In addition, for each ecosystem x climatic zone combination, we systematically searched published literature for values of the following within-ecosystem carbon fluxes: gross primary production (GPP), secondary production (in aquatic ecosystems only), ecosystem respiration (Re), net ecosystem production (NEP), and decomposition fluxes. We chose GPP rather than NPP (net primary production) to allow a more straightforward comparison with the spatial flows entering a system, which are also gross fluxes. Since decomposition fluxes were rarely directly provided, we derived them from detritus stocks and decomposition rates (see next section for calculations). A first systematic search was conducted by using all possible combinations of the names of each ecosystem type, climatic zone and flux of interest, with small variation when relevant (e.g., “decomposition OR decay” for decomposition flux and rates). The different terminologies used across various research fields to describe the same processes, and the fact that the data of interest were often located in different sections of the studies (Methods vs. Results) limited the efficiency of standardized keyword search across the data types. We therefore complemented the dataset with multiple customized searches until we compiled a minimum number of ten independent values of each variable of interest (i.e., different fluxes, detritus stock, and decomposition rate) for each ecosystem x climatic zone combination. At the end, data were pooled by ecosystem type.

In total, we collected 3034 values from 557 published studies, including 518 values of cross-ecosystem subsidies. A summary of all values and the respective references are provided in Supplementary Table 3 (cross-ecosystem flows) and Supplementary Table 4 (local fluxes).

### Calculations used for data extraction

When only two of three major fluxes (gross primary production, ecosystem respiration, and net ecosystem production (GPP, Re, and NEP, respectively) were reported, we estimated the unreported flux:

$${\mathrm{NEP}} = {\mathrm{GPP}} - {{R}}_{\mathrm{e}}$$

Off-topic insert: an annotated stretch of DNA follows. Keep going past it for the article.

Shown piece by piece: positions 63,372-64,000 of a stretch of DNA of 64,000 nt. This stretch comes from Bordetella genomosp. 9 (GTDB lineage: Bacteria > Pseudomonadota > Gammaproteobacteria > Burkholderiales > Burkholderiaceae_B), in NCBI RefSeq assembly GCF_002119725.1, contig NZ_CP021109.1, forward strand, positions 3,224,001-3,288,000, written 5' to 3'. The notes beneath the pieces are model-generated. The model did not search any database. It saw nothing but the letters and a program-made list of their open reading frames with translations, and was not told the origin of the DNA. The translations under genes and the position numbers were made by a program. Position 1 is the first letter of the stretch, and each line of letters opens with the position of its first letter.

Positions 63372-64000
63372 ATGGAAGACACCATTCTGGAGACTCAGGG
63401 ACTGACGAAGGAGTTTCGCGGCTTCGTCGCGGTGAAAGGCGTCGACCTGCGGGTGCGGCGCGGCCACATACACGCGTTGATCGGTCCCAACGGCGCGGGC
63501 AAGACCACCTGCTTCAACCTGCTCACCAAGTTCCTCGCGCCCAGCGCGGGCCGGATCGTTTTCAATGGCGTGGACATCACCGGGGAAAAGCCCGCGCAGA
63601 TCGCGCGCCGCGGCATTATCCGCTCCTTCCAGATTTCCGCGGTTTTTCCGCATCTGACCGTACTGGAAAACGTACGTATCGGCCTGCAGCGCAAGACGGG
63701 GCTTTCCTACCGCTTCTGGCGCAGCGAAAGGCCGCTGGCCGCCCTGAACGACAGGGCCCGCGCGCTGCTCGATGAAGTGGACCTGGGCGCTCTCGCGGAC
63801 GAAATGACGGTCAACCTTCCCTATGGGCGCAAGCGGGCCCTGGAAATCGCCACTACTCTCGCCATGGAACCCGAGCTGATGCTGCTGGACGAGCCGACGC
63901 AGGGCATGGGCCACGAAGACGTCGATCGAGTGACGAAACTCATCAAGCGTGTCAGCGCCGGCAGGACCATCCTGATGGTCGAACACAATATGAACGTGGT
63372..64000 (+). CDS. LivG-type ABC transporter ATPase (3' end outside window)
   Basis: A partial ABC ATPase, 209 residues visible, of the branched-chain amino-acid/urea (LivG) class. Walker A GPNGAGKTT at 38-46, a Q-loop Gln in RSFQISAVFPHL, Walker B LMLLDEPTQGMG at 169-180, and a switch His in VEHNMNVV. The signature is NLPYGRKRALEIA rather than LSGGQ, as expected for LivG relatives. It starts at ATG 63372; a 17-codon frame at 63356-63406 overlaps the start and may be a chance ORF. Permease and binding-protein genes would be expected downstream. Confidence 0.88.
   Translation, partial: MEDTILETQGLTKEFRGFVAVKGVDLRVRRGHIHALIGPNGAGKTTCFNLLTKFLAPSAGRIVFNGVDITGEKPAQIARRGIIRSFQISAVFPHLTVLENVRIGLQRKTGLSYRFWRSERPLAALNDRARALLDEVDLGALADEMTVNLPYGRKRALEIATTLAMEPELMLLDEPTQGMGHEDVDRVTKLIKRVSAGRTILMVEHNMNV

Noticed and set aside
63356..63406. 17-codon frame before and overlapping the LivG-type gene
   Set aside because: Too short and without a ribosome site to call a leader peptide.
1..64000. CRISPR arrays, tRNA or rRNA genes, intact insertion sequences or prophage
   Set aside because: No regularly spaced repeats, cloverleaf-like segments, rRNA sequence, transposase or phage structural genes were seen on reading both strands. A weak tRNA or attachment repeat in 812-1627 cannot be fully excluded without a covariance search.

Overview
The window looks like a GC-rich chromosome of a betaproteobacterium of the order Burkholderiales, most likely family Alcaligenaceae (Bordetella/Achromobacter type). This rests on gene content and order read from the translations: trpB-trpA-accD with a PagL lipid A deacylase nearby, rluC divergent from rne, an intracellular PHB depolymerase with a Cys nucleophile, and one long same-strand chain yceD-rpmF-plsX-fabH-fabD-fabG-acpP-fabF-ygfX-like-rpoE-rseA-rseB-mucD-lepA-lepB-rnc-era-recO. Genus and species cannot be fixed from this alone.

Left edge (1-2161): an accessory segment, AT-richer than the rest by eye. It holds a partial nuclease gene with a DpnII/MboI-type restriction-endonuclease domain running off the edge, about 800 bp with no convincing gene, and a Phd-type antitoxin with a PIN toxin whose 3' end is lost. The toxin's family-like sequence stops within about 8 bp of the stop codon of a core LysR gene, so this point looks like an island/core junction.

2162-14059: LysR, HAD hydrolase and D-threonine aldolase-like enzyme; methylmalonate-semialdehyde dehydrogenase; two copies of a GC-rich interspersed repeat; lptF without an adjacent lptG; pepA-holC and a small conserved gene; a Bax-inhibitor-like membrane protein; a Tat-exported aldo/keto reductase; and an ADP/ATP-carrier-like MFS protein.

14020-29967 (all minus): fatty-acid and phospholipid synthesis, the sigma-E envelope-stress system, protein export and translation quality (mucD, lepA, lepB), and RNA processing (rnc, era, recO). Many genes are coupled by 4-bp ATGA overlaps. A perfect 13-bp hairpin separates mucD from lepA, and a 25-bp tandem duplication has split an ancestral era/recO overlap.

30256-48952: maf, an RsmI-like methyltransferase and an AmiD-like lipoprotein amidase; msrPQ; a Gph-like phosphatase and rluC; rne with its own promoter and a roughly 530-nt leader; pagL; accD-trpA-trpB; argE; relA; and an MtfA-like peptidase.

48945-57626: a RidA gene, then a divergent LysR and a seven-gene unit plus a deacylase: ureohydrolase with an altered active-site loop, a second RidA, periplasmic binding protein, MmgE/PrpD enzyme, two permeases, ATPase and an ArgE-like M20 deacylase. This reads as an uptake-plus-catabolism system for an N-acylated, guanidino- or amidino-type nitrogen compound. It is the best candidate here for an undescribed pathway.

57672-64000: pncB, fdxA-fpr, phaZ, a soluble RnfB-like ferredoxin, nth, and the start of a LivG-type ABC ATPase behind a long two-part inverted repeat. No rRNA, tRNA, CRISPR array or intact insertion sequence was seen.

(1)
$${\mathrm{NEP}} = {\mathrm{NPP}} - {{R}}_{\mathrm{h}}$$
(2)
$${\mathrm{NPP}} = {\mathrm{GPP}} - {{R}}_{\mathrm{a}}$$
(3)

NPP is the net primary production, Rh the heterotrophic respiration and Ra the autotrophic respiration.

We derived decomposition fluxes DF from detritus stocks DM and decomposition rates k, with the classical exponential decay model:

$$D_{\mathrm{F}} = D_{\mathrm{M}}\left( {1 - {\mathrm{e}}^{ - kt}} \right)$$
(4)

To calculate individual decomposition flux values, we parameterized detritus stock DM with the median values of all detritus stocks in a given ecosystem x climatic zone combination and used the decomposition rate values collected from the literature to produce flux values. The rates were values of k, the first order constant in the classical exponential decay model. When not directly provided, we derived k with one of the equations proposed by Cebrian and Lartigue6 depending on the data available in the study:

$$D_{{t}} = D_{{{t}}_0}{\mathrm{e}}^{ - k\left( {t - t_0} \right)}$$
(5)
$$D_{\mathrm{F}} = \left( {D_{\mathrm{P}} - E} \right)\left( {1 - {\mathrm{e}}^{ - kt}} \right)$$
(6)

In Eq. 5, Dt is the detrital mass at time t and $$D_{{{t}}_0}$$ the initial detrital mass. This equation was used when decomposition was estimated as the proportion of detrital mass loss $$\left( {1 - D_{{t}}/D_{{{t}}_0}} \right)$$ via a litter-bag experiment, a classical method in freshwater and terrestrial ecology. In Eq. 6, DF is the (absolute) decomposition flux during the study period t, that is the flux from detritus stock to bacteria and other detritivores, DP is the detritus production, and E the detritus export (e.g., sedimentation). In few cases of ocean pelagic data, we used the microbial loop of primary production vs. bacterial production to parameterize DP and DF, respectively. If not available, the export rate was set to 0, leading to k underestimation, which is conservative in our cross-ecosystem comparison given that k is already at the higher end of the range in these pelagic systems.

### Unit conversions

Once collected, we standardized values by converting them all into areal carbon units, that is, gC m–2 for detritus stocks and gC m–2 year–1 for local fluxes and cross-ecosystem subsidies. Decomposition rates were expressed in year–1.

Carbon conversion: We used data in carbon units (gC) when it was directly provided in the study, or we calculated the values using carbon content when reported in the study (50% of data points). Alternatively, we applied the most specific factor to convert the data into carbon units depending on the level of detail available on the material of interest (see Supplementary Table 5 for conversion factors). For decomposition rates, we did not transform units into carbon. We made the most parsimonious assumption that carbon loss rate is identical to loss rate in the unit provided (generally dry weight or ash-free dry weight). While this is a simplification, we concluded that this best allowed us to keep measurements consistent across data sources, in the absence of more detailed information.